The best way to buy a car is to remember that knowledge is power. Know what you want, how much you are willing to pay, what interest rate you can get, and what options you want before you ever set foot in a car dealership. Never give them the numbers you know. That would just make it easy for them to beat them by just a few dollars. If you want the best deal possible, keep your numbers to yourself and keep saying that you would need better in order for this deal to happen. When they finally stand pat after prodding, you can decide whether that’s a deal you are comfortable with or not.

Watch out for the paperwork!

Please remember to read all of the paperwork before signing. The retail installment contract is the most important piece of paper you sign since that is your legal deal. Read it carefully, make sure you understand the numbers, and feel free to ask if something looks hinky. Hinky is to be expected, so read carefully and work the numbers for yourself (I actually bring a calculator with me).

Looking to sell your car?

I’ve bought two cars in the last 5 years and have gotten fair deals. I’ve followed my own advice and NEVER traded in my old cars. You’ll get a way better deal by using Craigslist 99% of the time. Look up what you could sell it for yourself before leaving the house. It’s easy to say no when you know you can do better.*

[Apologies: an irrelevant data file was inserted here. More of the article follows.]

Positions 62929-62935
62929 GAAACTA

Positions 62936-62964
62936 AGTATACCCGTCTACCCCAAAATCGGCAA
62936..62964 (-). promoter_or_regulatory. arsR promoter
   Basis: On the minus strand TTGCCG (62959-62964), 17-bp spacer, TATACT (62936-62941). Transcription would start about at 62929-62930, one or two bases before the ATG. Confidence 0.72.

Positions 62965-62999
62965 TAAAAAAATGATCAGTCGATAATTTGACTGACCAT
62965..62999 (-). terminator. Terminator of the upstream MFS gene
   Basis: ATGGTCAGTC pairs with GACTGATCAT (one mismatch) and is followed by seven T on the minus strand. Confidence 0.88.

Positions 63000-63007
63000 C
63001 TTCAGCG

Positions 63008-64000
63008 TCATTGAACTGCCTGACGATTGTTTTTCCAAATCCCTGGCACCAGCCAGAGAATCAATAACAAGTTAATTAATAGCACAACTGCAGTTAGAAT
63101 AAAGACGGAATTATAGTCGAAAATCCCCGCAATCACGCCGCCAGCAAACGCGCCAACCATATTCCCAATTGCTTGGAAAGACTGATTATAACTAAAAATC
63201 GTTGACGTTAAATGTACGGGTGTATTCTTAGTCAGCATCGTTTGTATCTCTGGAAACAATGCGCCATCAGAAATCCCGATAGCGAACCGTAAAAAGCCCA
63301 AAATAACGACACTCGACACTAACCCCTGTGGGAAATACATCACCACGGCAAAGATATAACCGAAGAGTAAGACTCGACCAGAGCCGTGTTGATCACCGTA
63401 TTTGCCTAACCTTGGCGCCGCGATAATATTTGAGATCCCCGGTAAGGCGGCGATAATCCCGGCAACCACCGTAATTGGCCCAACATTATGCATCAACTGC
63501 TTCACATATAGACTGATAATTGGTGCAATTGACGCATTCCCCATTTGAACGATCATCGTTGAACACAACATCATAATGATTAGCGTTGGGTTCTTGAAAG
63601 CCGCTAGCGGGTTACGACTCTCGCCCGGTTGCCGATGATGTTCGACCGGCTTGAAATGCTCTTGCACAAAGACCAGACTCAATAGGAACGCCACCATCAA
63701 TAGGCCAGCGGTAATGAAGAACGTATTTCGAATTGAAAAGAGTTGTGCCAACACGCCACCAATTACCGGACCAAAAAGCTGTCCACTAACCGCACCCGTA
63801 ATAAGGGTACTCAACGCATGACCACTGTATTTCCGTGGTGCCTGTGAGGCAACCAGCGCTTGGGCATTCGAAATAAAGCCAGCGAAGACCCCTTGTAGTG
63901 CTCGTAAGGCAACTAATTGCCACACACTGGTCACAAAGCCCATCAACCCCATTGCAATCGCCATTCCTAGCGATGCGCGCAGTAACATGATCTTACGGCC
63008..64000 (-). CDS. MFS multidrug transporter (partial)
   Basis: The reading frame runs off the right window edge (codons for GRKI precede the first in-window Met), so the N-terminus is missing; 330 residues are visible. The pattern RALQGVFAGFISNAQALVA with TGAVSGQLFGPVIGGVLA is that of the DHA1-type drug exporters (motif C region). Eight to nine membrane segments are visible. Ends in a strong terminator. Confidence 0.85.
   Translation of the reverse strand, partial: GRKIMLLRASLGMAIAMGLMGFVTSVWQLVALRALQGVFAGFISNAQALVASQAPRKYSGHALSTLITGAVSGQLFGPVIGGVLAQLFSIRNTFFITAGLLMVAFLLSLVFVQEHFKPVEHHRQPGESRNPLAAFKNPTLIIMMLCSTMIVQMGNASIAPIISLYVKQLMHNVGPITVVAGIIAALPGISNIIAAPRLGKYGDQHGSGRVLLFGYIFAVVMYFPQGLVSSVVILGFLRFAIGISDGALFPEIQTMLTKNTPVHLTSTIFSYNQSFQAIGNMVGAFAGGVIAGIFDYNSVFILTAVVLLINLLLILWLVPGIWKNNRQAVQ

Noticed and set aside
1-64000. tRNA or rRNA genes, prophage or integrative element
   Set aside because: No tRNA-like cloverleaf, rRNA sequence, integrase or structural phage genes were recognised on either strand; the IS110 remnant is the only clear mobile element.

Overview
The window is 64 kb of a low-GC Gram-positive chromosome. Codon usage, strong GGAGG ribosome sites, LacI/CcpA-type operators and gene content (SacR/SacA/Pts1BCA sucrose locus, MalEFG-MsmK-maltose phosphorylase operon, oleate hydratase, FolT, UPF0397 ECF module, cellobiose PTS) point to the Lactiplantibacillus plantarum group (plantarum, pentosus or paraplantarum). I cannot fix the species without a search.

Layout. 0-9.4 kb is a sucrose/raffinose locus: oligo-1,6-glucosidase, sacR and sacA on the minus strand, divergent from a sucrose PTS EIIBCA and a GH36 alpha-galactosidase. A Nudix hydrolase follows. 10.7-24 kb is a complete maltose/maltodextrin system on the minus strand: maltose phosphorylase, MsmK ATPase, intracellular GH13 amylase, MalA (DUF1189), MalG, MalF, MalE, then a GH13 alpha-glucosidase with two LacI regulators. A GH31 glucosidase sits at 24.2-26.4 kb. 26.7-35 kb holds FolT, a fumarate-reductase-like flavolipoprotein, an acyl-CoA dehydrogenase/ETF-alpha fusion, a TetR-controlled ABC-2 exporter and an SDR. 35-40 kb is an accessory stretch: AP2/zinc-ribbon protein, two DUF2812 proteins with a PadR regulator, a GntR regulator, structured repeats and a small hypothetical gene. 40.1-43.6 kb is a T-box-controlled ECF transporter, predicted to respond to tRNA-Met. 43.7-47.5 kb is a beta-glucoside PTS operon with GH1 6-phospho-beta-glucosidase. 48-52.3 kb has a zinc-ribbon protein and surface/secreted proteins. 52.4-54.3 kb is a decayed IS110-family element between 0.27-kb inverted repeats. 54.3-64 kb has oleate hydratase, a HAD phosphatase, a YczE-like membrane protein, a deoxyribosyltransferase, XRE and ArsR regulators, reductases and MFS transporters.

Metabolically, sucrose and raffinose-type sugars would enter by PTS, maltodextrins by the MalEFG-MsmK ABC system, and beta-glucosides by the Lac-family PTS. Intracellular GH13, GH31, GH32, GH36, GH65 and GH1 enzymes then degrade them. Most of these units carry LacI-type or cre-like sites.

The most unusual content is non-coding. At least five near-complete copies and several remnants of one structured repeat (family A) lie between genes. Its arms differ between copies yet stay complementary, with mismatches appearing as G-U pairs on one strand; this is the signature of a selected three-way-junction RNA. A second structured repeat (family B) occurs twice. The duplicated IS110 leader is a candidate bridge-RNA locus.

What’s the best tip for buying a car with bad credit?

You should simply try to use cash. You have two options when you use cash since you’re buying a car with bad credit:

  1. Offer exactly what you want to pay. Period. They can either take it or leave it. That’s the way I’d work it with cash.
  2. Don’t tell them you will be paying in cash until the deal is SOLID. They will negotiate better if they think financing is in the mix since that makes them thousands of dollars usually. Remember, these guys work on commission and they’ll get paid in the next two weeks even if you’ll be paying for the next 5 years. I have no patience and this feels a little too sneaky for me, but it has worked for quite a few people that I know.

Doesn’t this make you want to buy your next car with cash? Yeah, me too. Hope this helps and good luck!

This was a guest post from Crystal of Budgeting in the Fun Stuff.

2 thoughts on “How-to Buy a Car– What You Need to Know so You Don’t Get Ripped Off”

  1. The finance manager is the one that logs in your car deal. Feel free to work with the salesman on the price as much as you want, but the real stuff happens in the paperwork office. The salesman is getting a commission off of the sales price (front-end) and the finance manager is getting commission off of the extended warranties, insurances, add-ons, etc (back-end).

  2. I swear by Edmunds and Consumer Reports. Look up the invoices prices as well as what the car is going for in your area. Get pre-approved for a loan before hand and have an interest rate for the manager to beat. My first car the finance manager offer my something in the 6 range. I showed him my pre-approval in the 4 range. He came back with 3.6%.

    Watch out for alarms!! Its the last part of the deal and where the finance manager has a last chance to make up commission/profit. Odds are you don’t need what they offer. They may very well try to scare you into getting an alarm you do not need.